Along with some feel-good stories to leave you inspired, like:Jane Fonda’s call to action in her latest book What Can I Do? with steps to take against climate change [57:35] China’s recent commitment to cease investing in new coal power projects overseas [1:02:36] And a poem by Typewriter Rodeo [1:06:03]
Articles MentionedClimate Change 2021: The Physical Science Basis(IPCC) Carbon gets the headlines. But Texas' methane emissions are root cause.(Houston Chronicle) The world’s biggest carbon-sucking machine is switching on in Iceland (Quartz) Why it’s a mistake to teach climate change only in science class (Washington Post) Researchers Potty Trained Young Cows to Reduce Greenhouse Gases (Smithsonian) Jane Fonda. What can I do?: My Path from climate despair to action. (Random House Large Print) In climate pledge, Xi says China will not build new coal-fired (Reuters)
Setting the (Water) Table
Welcome to the first episode of Fahrenheit 140! On this debut show, hosts Robert Mace and Carrie Thompson share their background, the experiences that lead them to careers in water, and why they started the Fahrenheit 140 podcast.
In this episode, our hosts cover several topics including:How this podcast can help your understanding of climate change [10:10] The role that partisanship, and even certain types of weather, play in people’s beliefs about climate change [25:25] From coffee beans to retirement savings – a look at some unlikely economic and financial impacts brought on by climate change [33:02] Different perspectives on government investment in infrastructure and agricultural incentives [36:22] Megadrought plaguing the American Southwest is predicted to last several decades [38:30] Farmers are turning the tide to join the fight against climate change [40:57]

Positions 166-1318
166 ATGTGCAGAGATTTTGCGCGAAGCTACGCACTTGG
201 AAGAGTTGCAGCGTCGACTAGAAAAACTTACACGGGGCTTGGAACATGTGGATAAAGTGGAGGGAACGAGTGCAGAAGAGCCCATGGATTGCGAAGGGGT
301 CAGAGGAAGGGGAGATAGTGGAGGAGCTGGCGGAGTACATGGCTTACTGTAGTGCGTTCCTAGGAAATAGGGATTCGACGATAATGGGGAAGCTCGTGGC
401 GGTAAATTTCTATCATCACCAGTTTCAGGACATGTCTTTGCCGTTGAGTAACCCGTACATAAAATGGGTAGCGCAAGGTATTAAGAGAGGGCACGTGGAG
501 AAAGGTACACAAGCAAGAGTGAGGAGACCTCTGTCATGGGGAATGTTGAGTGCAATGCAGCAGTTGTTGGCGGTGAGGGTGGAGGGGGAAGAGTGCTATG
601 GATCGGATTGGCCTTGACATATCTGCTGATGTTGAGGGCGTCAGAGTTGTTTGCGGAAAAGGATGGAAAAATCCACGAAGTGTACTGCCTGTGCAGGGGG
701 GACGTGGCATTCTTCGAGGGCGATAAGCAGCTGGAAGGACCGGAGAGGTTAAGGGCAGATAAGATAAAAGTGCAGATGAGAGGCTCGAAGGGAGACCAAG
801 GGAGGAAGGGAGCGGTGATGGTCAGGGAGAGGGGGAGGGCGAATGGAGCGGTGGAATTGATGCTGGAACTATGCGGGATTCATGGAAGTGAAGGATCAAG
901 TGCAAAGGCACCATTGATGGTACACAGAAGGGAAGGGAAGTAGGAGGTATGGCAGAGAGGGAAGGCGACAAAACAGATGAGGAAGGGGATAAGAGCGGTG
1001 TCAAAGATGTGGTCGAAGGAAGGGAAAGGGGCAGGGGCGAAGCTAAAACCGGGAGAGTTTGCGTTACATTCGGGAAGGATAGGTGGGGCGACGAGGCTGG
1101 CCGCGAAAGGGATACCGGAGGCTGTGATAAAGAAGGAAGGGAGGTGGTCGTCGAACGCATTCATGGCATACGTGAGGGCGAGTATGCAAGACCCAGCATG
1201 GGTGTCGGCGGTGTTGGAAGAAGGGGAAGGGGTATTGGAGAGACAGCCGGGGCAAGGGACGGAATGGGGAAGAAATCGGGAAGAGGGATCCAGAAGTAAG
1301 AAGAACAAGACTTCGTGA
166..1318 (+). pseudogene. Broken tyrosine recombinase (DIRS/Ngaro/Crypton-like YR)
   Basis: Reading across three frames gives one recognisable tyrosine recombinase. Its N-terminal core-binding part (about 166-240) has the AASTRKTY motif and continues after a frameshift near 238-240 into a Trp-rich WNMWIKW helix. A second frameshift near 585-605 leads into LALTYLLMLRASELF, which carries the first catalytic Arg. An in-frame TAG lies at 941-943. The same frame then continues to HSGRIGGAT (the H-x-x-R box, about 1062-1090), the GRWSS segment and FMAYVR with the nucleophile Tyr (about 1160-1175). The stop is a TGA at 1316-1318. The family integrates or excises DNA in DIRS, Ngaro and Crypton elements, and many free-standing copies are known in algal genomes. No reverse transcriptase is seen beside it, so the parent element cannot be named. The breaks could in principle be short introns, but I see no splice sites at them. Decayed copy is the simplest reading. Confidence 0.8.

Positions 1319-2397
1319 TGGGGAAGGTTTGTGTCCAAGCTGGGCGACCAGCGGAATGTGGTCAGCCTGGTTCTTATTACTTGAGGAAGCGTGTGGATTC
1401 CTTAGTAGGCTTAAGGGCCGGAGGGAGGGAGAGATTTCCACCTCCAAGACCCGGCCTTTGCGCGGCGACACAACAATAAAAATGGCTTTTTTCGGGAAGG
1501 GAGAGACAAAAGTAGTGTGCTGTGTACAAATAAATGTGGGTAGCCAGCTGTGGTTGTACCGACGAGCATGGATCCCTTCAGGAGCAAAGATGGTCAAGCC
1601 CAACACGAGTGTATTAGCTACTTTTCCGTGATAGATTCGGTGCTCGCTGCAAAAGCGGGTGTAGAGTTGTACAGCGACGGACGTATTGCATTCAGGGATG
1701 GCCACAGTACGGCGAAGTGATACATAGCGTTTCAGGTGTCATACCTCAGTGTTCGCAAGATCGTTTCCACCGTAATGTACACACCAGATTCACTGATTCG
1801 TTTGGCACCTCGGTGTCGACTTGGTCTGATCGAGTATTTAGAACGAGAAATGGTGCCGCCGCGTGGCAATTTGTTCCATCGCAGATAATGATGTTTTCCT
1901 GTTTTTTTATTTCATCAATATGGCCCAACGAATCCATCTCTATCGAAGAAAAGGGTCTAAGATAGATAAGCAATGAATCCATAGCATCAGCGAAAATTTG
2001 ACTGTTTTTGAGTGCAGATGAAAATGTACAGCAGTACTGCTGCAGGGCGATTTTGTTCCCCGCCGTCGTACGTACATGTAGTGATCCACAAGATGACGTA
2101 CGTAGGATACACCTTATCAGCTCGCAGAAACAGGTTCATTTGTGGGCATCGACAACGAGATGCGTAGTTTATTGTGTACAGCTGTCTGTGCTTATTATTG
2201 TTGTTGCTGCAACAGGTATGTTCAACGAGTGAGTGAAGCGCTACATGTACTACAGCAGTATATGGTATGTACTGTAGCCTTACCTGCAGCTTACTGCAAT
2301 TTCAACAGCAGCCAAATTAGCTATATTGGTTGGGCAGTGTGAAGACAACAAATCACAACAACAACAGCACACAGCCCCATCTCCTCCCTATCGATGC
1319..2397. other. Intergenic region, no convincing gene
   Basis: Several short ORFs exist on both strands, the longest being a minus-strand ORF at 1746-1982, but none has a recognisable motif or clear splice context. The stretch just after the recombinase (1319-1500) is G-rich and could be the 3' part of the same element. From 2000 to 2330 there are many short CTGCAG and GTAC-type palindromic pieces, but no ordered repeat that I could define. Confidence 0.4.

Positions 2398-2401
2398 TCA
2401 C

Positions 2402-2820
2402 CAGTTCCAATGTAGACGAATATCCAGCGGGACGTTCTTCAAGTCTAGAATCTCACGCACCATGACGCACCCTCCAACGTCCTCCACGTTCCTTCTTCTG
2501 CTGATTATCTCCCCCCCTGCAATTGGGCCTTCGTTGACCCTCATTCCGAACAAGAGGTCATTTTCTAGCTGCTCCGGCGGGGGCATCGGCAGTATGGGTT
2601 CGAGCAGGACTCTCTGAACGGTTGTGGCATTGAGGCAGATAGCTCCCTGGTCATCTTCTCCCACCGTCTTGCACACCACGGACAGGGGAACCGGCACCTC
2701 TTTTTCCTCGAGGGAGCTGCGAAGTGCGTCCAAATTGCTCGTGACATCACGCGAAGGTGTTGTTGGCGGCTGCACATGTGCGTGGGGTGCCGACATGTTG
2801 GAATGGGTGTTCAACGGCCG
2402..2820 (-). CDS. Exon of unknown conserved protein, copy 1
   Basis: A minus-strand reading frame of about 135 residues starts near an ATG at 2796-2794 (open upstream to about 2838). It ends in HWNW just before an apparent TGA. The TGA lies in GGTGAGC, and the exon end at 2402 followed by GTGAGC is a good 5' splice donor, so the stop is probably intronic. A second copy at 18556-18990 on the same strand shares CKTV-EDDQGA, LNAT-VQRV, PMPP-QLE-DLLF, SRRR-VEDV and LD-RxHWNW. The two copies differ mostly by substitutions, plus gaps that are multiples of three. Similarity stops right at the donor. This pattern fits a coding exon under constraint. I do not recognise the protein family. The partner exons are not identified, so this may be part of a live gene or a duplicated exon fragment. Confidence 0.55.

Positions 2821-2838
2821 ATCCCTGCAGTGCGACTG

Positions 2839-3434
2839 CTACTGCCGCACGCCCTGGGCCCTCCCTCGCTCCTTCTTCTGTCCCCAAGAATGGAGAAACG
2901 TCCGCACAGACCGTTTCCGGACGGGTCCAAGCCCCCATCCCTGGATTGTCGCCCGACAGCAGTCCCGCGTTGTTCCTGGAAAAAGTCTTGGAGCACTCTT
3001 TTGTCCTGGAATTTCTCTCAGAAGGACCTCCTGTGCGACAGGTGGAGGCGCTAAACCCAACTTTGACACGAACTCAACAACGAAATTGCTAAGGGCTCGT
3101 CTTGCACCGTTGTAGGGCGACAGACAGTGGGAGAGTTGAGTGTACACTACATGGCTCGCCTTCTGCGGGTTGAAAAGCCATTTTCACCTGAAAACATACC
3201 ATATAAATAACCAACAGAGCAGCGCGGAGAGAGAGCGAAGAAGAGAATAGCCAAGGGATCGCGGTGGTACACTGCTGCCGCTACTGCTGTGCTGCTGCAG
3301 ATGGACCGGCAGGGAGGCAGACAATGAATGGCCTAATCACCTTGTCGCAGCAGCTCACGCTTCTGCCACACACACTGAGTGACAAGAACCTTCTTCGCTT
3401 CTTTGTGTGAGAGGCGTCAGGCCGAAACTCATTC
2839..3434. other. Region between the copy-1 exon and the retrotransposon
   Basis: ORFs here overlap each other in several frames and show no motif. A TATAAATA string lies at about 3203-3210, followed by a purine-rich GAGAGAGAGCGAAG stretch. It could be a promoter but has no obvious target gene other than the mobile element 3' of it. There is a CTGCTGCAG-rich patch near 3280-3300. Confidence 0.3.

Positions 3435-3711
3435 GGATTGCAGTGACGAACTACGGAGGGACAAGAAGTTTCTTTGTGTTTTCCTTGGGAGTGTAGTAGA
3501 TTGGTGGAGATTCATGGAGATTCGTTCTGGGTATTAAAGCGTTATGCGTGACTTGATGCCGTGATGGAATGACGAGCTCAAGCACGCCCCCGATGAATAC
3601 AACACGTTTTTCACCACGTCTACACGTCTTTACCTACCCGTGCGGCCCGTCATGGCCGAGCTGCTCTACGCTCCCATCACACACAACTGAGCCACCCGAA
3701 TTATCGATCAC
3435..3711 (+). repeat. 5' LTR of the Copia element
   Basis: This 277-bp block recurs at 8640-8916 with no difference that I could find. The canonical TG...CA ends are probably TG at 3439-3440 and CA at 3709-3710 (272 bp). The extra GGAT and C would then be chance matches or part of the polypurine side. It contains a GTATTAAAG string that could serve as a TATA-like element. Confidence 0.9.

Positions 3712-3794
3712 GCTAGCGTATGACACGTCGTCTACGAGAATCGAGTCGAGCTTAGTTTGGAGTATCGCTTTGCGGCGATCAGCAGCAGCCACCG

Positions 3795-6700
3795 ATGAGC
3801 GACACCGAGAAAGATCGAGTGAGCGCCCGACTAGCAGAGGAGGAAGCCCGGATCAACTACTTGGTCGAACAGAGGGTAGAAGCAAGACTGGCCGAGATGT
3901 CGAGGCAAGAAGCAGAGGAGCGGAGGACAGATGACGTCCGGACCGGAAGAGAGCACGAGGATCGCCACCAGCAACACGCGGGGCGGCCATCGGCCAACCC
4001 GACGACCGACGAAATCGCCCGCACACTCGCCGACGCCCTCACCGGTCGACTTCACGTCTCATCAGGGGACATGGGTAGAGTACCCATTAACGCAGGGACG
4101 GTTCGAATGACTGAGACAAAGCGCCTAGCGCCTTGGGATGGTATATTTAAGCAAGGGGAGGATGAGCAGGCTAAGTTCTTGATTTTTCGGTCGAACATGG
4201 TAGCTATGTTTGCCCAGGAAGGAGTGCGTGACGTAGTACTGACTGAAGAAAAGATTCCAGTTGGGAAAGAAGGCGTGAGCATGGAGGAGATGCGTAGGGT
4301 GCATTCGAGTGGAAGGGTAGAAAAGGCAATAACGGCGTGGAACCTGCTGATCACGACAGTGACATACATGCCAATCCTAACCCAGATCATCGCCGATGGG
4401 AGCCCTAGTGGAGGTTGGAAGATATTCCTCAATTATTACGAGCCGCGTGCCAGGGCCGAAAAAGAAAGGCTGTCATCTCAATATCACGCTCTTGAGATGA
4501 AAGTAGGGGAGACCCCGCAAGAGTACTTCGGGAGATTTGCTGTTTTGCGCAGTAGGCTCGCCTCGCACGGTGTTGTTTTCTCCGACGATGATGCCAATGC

Along with some feel good stories to leave you inspired, like:Texas A&M University finding a probiotic soil technology that can reduce nitrous oxide emissions by as much as 77% in some crops [44:30] Individual actions that everyone can take to help fight climate change [48:45]
Articles Mentioned in this Episode:How will the West solve a water crisis if climate change continues to get worse? (ABC) Climate change: Science failed to predict flood and heat intensity (Yahoo!) Climate scientists shocked by scale of floods in Germany (The Guardian) The Dust Bowl Offers Key Climate Change Lessons for the U.S. (Teen Vogue) Animal Doctor: Climate change harming farm animals (Tulsa World) Extreme weather no guarantee of support for climate action (The Bulletin) The Dust Bowl Offers Key Climate Change Lessons for the U.S. (The Guardian) Why climate change threatens your retirement savings (CBS) Mismatch in supply and demand sends coffee prices higher (Marketplace) Farmers like me want to join fight against climate change. But we need help. (CNN) The device that reverses CO2 emissions (BBC) Leading Agricultural Research Universities Show Substantial Reductions in Nitrous Oxide Emissions with Rhizolizer® Duo Soil Probiotic Technology (PR.com) In Fighting Climate Change, What’s an Individual to Do? (New York Times)